To give just one small example, in four Egyptian cities, the United States worked with the local chambers of commerce to create one-stop shops for business services that reduced the time it took to formally start a small business from 24 hours to one hour; seems inconsequential.
But combined, all of these things, we talk about these different initiatives, they all make a difference. But their collective impact is significant.
Today, we challenge the United States government’s top programs in entrepreneurship to spark a billion-dollar new investment [sic] in business and social entrepreneurship by 2018. Half of it generated by women and young entrepreneurs. We want others to join the effort. We’re grateful that the Kauffman Foundation in the United States announced today it will contribute $100 million to the Global Enterprise Network and will be our first partner in getting to the billion-dollar goal.
All of our work to promote entrepreneurship aims to help people everywhere unlock their potential. But for the United States, this effort is about finding common ground.
One person who understood the quest for common ground as well as any American was a Californian named Chris Stevens. As a young man he volunteered to join the Peace Corps where he taught English from 1983 to 1985 in a small town in Atlas Mountains right here in Morocco. He fell in love with your country, Mr. Leader. He fell in love with the place and its Berber and Arab culture -- (applause) -- and made many, many friends here.
Morocco was the gateway to a life spent as a brave and intrepid diplomat for the United States. Chris Stevens rose to become the U.S. Ambassador to Libya, and he gave his life in the line of duty, killed by violent extremists in 2012. In celebration of Chris Stevens’ life, I’m proud to announce the J. Christopher Stevens Virtual Exchange Initiative. The Stevens Initiative is multilateral. (Applause.)
It’s a multilateral, public-private endeavor designed in collaboration with the Stevens family. It will seek to use the tools of technology to strengthen personal engagement between young people in the United States, North Africa and the Middle East and the rest of the world.
It’s like a traditional exchange program, except it’s virtual. Using communications technology that young people, who might otherwise never encounter -- where young people might otherwise never encounter one another will be able to do so virtually to better understand each other’s in a sustained and meaningful way.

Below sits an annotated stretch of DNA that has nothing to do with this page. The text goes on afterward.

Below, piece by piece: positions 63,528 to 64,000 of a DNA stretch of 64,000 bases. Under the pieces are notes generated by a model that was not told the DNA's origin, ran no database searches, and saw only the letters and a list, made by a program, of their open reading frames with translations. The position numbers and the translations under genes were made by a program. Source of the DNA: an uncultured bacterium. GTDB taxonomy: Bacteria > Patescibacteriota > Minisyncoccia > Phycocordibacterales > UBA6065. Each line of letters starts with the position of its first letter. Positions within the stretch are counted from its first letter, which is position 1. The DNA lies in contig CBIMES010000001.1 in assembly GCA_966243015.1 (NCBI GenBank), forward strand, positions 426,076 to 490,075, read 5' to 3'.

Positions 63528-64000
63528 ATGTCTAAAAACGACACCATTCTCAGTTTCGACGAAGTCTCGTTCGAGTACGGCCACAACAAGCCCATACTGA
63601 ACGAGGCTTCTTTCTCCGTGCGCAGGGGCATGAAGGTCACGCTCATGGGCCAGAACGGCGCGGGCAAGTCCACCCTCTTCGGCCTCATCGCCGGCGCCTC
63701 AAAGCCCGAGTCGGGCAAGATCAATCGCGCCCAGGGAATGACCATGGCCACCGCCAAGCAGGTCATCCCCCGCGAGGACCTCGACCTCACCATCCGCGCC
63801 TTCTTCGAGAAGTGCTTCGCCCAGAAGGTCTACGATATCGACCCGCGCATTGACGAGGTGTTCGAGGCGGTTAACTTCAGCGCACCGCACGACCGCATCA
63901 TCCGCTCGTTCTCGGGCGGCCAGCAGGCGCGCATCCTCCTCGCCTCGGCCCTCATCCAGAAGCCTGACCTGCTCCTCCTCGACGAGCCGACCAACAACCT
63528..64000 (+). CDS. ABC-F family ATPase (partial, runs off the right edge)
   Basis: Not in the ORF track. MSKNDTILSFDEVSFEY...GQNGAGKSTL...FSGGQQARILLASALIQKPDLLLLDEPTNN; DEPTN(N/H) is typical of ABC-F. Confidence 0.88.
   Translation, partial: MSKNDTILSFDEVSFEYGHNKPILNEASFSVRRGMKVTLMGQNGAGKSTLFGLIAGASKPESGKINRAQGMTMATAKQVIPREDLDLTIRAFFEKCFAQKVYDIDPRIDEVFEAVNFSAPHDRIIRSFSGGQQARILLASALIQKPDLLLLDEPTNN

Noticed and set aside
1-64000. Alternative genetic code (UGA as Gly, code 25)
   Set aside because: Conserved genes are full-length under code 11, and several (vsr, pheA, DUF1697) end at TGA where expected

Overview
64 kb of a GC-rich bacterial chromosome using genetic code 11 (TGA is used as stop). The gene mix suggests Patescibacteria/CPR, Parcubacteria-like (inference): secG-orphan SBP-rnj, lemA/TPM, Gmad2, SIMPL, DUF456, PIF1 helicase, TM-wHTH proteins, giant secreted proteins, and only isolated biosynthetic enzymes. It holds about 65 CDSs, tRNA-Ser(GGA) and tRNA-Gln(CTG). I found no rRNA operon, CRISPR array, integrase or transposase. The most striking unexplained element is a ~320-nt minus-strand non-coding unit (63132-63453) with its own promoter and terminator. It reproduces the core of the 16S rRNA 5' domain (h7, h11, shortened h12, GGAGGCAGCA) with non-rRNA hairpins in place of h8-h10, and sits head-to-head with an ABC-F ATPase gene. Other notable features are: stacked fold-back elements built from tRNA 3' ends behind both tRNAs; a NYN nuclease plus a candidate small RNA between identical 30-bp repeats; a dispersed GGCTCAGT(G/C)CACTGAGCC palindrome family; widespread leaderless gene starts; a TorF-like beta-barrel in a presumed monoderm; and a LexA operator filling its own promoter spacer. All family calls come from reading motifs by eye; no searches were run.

The United States, Morocco, the governments of Algeria, Qatar, United Arab Emirates -- together have committed over $31 million over the next five years. The initiative also involves the participation of a number of private-sector partners and foundations. And we look forward to expanding these partnerships as this initiative grows. The initiative will be formally kicked off with a pilot project early next year here in Morocco.
And I want to conclude by one, thanking you for your patience, but also thanking you for your passion, your immense talent, your self-confidence, and your unbelievable hard work to realize your dreams.
I’m more optimistic today after serving a long in high public office than I have ever been. I’m more optimistic today about the prospects of the world than I got elected as a 29-year-old kid to the United States Senate. And a big part for that optimism are all of you assembled here in this room. You have a chance, like no other generation in human history, to leave a more prosperous, more open, more dynamic and more just world than you found.
I’d like to quote a poem, if you’ll forgive me, from an Irish poet. My colleagues always kid me back home saying I’m always quoting Irish poets because I’m Irish. That’s not the reason. I quote them because they’re the best poets in the world. That’s why. (Laughter and applause.)
But all kidding aside, one of my favorite poets who died recently was a man named Seamus Heaney. And he wrote in a poem called “The Cure at Troy” the following stanza that I believe better describes the world that we are encountering right now than it did his Ireland in 1917 when he wrote the poem. And the stanza goes like this:
History teaches us not to hope on this side of the grave. But then once in a lifetime, the tidal wave of justice rises up and hope and history rhyme.
We may not make it, but we collectively have a chance to make hope and history rhyme like it hasn’t in a thousand years. The potential is immense. The intellect is available. And the technology accommodates it.
So I wish all you young entrepreneurs Godspeed; Godspeed because it’s more than what you’ll be able do for yourself. It’s more what you’ll do for all of us.
God bless you all and may God protect our troops. (Applause.)